I'm pleased to share with you now, Kendra's detailed response which could not be included in full in my column. Enjoy!
BRIEF SYNOPSIS OF UPON THIS ROCK
After spending nearly a quarter of a century in prison, the felon known only as “Rocky” is finally a free man. He knows that the overturning of his life sentence was largely due to the prayers of the men’s ministry at New Hope Church, but when he is released, Rocky only intends to live for good . . . not for God.
Rocky’s unquestionable brawn won many fights behind the iron gates, but a divine calling on his life brings him full circle, and Rocky soon realizes that despite his physical strength, he’s no match for an almighty God. Trying to live holy comes with its price too, however, and as Rocky connects with his new friends in the infamous community of Shelton Heights, his world turns upside down for reasons he can’t explain. He soon finds out that the price he has to pay for Christianity may just break the bank for good.
REL:~ WHAT INSPIRED THIS NOVEL?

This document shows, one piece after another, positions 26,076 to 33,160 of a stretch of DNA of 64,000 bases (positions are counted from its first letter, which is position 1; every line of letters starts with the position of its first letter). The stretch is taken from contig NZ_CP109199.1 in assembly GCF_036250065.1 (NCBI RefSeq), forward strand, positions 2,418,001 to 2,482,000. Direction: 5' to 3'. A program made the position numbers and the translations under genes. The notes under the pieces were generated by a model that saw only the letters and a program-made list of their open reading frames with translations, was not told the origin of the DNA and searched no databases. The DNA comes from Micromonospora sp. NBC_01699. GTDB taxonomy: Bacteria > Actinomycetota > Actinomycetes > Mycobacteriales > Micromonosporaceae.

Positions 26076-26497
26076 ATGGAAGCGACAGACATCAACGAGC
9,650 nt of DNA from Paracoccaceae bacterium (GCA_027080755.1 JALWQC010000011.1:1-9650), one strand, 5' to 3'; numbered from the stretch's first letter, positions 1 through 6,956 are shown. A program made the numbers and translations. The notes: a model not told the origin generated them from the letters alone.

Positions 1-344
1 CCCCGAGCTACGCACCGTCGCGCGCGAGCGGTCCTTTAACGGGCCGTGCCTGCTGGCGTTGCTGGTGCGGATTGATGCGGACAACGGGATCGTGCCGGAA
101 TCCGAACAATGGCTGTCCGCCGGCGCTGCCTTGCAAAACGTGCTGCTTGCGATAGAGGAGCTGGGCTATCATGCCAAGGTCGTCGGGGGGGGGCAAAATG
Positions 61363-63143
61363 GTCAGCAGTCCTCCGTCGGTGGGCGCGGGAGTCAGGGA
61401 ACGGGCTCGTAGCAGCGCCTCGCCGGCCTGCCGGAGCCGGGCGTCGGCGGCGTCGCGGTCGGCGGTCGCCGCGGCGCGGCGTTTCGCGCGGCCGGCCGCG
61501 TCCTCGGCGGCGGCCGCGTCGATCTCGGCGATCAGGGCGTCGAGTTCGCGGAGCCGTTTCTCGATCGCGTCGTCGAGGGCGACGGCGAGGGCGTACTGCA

Kendra:~ Upon This Rock is the fourth and final book in a series I created called The Shelton Heights Series. Each book is a healthy mix of drama, romance, and mystery. The lead characters change in each installment, but all of them are connected because they live in or are directly connected to an infamous community called Shelton Heights, an upscale subdivision that is known for the bizarre misfortunes that befall its residents. I introduced Rocky, the lead male character in Upon This Rock, in the first book of the series (In Greene Pastures). His character was never meant to become anything more than the minor personality that it was in that first novel, but somehow, he captured a piece of my heart and wouldn’t let go. I didn’t include him in the second book of the series (Battle of Jericho) but I was happy to bring him back in the third book (The Lyons Den) when I made the prison ministry of the featured church a major part of the story. After The Lyons Den, I had readers that were emailing me wanting to know what happened to Rocky. I found out that I wasn’t the only one who was intrigued by this “bad boy” character. Readers loved him too, and they wanted to know if his prison sentence was ever overturned as was hinted in the storyline of The Lyons Den, and if so, they wanted to know what became of him and how he fared as a free man after so many years in prison. So, when I decided to write one final book, I determined that Rocky was the perfect lead; it would give me a chance to expand on the development of his character and answer all those probing questions at the same time. I was also inspired to write Upon This Rock because I desired to take a person that society would label as “worthless” and build a story around him that showed that no one, regardless of their background or how many mistakes they had made in life was hopeless in God’s eyes. In fact, sometimes they are His cream of the crop.
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